Waste heat a hot commodity for ElectraTherm
The people at ElectraTherm in Reno are on a mission to show the world how waste heat can generate clean power.
The 10-year-old renewable energy company has pioneered advances in technology that generate fuel-free and emission-free power from low temperature waste heat, which is a byproduct of industries transforming raw materials into products such as steel and pulp/paper mills, refineries, chemical plants, oil and gas pipelines, and general manufacturing processes.
As an example, a furnace or boiler produces hot exhaust, where it is usually expelled through a stack into the atmosphere. According to the U.S. Department of Energy, the industrial sector uses one-third of the total energy consumed today and there is enough waste heat from these industries alone to generate an estimated 15,000 megawatts of electricity. The Waste Heat to Power Association estimates between $20-$60 billion dollars annually of energy is lost because of inefficiencies.
ElectraTherm President and Chief Financial Officer Steve Olson said this emerging cleantech sector is in the early stages of development but there is major global growth potential. A market analyst report last spring states, “The waste heat recovery market is expected to grow at a CAGR (compound annual growth rate) of 6.5 percent over the next five years to reach $53,120 million by 2018. Asia-Pacific, with its flourishing economy and rapidly expanding industrial sectors will demand for larger amount of fuel efficient equipment resulting in the highest growth during 2013 to 2018.” Cement and glass manufacturing industries are expected to be likely early adopters of the new technology.
Tax incentives will drive market growth as well. Presently three bills in Congress would grant as much as 30 percent investment tax credits for properties using waste heat to power.
Named Energy Company of the Year this year by Nevada’s Center for Entrepreneurship and Technology, ElectraTherm — which started shipping product in 2011 — currently has 51 Power+ Generator systems in place in the U.S. and Europe with 12 more in the works for this year and total runtime of 410,000 hours. Olson indicated that current revenues are in the range of “several million dollars.”
ElectraTherm systems are based on the industry standard Organic Rankine Cycle, which, according to its website, “use an organic working fluid that has a boiling point less than that of water to convert low-temperature heat into mechanical work … which is then converted into electricity.” ORC is combined with proprietary technologies to meet the specific industrial requirements of customers — two-thirds of which are presently in 12 European countries, Olson said.
As the U.S. demand for economical clean energy solutions grows and they gain more brand recognition, he anticipates substantial new opportunities, particularly because they continually refine their technology and have demonstrated results in a range of applications including internal combustion engines (their main market), biomass boilers, solar thermal, geothermal/co-produced fluids and the oil and gas industry.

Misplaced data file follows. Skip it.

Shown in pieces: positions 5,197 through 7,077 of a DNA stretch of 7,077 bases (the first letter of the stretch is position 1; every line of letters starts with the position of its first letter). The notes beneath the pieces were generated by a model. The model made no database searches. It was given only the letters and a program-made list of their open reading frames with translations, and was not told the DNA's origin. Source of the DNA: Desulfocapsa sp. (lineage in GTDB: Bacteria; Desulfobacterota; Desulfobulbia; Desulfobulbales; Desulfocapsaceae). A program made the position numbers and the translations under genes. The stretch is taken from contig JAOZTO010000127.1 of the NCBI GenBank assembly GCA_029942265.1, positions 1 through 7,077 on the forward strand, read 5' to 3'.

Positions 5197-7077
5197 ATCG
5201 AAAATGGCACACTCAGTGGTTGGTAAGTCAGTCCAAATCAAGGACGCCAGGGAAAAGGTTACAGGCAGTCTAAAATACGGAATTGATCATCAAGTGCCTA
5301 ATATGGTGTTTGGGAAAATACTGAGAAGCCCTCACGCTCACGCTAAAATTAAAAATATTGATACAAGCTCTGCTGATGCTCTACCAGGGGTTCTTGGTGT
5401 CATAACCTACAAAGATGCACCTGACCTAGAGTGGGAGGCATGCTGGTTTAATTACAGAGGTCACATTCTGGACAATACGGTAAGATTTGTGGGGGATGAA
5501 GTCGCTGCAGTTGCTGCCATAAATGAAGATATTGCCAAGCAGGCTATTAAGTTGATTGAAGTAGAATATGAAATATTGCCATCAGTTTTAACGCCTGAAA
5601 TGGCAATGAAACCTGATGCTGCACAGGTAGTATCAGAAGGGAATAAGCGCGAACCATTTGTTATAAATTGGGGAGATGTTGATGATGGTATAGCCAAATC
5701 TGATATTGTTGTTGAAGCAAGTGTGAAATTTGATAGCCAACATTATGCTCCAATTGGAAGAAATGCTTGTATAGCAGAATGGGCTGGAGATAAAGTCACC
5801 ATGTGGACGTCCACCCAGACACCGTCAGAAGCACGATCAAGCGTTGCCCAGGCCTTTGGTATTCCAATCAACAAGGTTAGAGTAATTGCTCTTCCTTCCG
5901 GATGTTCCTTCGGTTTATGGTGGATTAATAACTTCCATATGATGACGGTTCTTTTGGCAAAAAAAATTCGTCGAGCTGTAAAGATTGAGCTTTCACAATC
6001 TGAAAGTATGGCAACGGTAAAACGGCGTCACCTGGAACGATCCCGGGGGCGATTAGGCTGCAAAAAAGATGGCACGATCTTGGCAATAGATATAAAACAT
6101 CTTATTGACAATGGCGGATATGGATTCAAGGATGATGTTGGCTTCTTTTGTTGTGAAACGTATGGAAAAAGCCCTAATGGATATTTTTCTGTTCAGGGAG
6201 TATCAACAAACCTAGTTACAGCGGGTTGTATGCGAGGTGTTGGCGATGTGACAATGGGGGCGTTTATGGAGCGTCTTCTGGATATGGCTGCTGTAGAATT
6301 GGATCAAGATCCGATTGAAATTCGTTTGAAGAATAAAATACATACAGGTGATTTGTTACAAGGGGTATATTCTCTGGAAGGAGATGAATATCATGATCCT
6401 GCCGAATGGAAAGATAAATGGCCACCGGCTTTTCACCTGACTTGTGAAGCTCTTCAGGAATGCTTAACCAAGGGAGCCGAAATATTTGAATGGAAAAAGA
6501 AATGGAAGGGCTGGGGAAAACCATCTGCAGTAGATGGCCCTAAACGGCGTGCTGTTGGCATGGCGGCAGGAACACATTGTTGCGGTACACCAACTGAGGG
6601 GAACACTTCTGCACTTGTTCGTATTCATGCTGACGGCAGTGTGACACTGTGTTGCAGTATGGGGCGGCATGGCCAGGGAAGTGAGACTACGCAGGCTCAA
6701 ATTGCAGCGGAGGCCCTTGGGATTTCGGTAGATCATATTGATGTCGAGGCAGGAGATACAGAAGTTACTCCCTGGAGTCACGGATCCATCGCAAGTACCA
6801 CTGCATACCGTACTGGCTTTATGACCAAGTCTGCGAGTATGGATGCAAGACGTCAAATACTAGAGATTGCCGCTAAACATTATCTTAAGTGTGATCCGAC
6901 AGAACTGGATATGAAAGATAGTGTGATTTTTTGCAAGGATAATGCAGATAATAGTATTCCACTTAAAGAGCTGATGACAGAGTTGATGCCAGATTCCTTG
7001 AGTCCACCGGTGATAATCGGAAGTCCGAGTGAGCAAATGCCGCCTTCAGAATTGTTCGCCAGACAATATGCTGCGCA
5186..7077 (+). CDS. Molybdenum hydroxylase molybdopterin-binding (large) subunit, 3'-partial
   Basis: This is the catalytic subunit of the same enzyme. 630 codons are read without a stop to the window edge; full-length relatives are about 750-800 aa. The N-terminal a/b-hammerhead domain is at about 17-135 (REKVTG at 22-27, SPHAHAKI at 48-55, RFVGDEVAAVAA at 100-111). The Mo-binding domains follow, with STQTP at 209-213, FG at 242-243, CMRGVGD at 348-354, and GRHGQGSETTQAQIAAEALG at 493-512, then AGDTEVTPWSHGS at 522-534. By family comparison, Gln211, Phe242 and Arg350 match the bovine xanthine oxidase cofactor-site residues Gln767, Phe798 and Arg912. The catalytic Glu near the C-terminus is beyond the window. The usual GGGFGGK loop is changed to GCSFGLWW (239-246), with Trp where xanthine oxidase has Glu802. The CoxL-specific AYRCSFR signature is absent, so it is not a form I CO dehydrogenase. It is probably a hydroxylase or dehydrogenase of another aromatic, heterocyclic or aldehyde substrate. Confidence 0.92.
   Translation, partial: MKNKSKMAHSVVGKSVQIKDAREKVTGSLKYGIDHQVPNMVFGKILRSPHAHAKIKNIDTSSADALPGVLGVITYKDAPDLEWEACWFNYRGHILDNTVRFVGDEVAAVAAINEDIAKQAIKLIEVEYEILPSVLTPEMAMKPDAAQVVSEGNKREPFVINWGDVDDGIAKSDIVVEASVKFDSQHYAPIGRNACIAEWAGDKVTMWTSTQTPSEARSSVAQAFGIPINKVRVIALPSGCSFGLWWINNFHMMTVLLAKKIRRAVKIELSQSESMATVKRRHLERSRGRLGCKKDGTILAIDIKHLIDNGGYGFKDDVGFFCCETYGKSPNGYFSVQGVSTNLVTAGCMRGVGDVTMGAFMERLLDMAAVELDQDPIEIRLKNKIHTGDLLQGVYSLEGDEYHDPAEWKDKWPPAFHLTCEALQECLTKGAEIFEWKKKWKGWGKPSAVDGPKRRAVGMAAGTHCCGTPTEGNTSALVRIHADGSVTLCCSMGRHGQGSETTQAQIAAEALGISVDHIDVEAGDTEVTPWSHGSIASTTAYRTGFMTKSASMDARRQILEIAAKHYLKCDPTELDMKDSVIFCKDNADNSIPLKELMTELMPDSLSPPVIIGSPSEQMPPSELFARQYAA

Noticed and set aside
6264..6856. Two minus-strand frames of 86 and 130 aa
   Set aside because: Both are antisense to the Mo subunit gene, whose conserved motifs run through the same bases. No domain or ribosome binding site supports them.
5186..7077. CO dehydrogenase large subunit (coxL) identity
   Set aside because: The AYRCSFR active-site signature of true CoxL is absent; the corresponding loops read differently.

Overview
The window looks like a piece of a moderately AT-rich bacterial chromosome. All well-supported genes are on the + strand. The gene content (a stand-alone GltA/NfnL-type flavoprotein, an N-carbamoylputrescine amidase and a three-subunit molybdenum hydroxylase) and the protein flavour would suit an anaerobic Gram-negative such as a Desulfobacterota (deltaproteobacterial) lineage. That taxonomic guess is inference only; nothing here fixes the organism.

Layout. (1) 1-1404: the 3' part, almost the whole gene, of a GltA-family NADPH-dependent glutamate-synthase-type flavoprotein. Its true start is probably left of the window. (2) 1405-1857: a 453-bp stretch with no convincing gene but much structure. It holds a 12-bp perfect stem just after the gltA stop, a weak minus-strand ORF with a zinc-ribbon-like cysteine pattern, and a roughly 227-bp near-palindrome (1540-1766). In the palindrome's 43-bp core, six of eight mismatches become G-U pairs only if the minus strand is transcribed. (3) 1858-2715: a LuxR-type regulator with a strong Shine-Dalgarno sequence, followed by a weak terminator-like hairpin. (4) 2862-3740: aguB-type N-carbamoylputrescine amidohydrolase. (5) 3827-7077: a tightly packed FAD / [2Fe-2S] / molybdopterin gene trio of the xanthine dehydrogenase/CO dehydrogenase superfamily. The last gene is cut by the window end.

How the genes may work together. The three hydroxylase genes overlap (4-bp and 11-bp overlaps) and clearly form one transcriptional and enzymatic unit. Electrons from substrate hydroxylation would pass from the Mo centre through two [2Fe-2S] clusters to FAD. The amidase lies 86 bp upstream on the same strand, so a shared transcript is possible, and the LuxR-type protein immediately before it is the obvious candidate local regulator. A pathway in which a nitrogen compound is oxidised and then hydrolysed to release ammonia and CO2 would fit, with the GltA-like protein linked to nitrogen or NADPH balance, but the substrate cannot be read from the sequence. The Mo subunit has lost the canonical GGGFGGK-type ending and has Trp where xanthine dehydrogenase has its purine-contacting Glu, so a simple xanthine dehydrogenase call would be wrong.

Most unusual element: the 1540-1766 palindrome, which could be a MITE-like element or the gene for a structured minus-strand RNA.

The company is on a path to expand into new markets, such as landfills, waste water treatment plants and natural gas compression.
Research by Massachusetts Institute of Technology and the National Renewable Energy Laboratory suggests there are tens of thousands of oil and gas wells in the U.S. that co-produce hot water at optimal temperatures that can be deployed with ElectraTherm technology to generate electricity. Additional opportunities for new business in oil and gas are in what Olson calls “flare to power,” which captures and converts natural gas burn-off in oil fields.
This month the company will partner with Houston Advanced Research to demonstrate alternatives in North Dakota’s Bakken region, which has experienced a huge oil and gas boom since 2006. State energy analysts report that roughly 29 percent of natural gas produced in the Bakken is wasted due to it being viewed largely as a nuisance byproduct with virtually no infrastructure to manage its use efficiently.
Government agencies are likely customers for ElectraTherm as well.
“The Department of Defense operates thousands of diesel engines on military bases and in the field,” Olson explained. The company has recently announced a project with the Navy that “will make the engines 10 percent more fuel efficient and replace the radiators, reducing capital costs and the energy needed to cool by 40 to 50 percent.” They are calling this their first “radiator with a payback” of three years or less. The product, a combination of diesel engine and electric generator, will be used at the large naval base in Guantanamo Bay. Over the course of several years the contract will result in more than $1 million in DoD funding.
Closer to home, in the future Nevada could benefit from ElectraTherm’s technology substantially. The company has already produced an application at the “Big mining operations that run big engines,” Olson said. But there is also considerable potential in the smaller geothermal operations not served by the larger Nevada operations such as Ormat. Right now ElectraTherm is starting on a project in Northern California at the Surprise Valley Hot Springs Resort in Cedarville.
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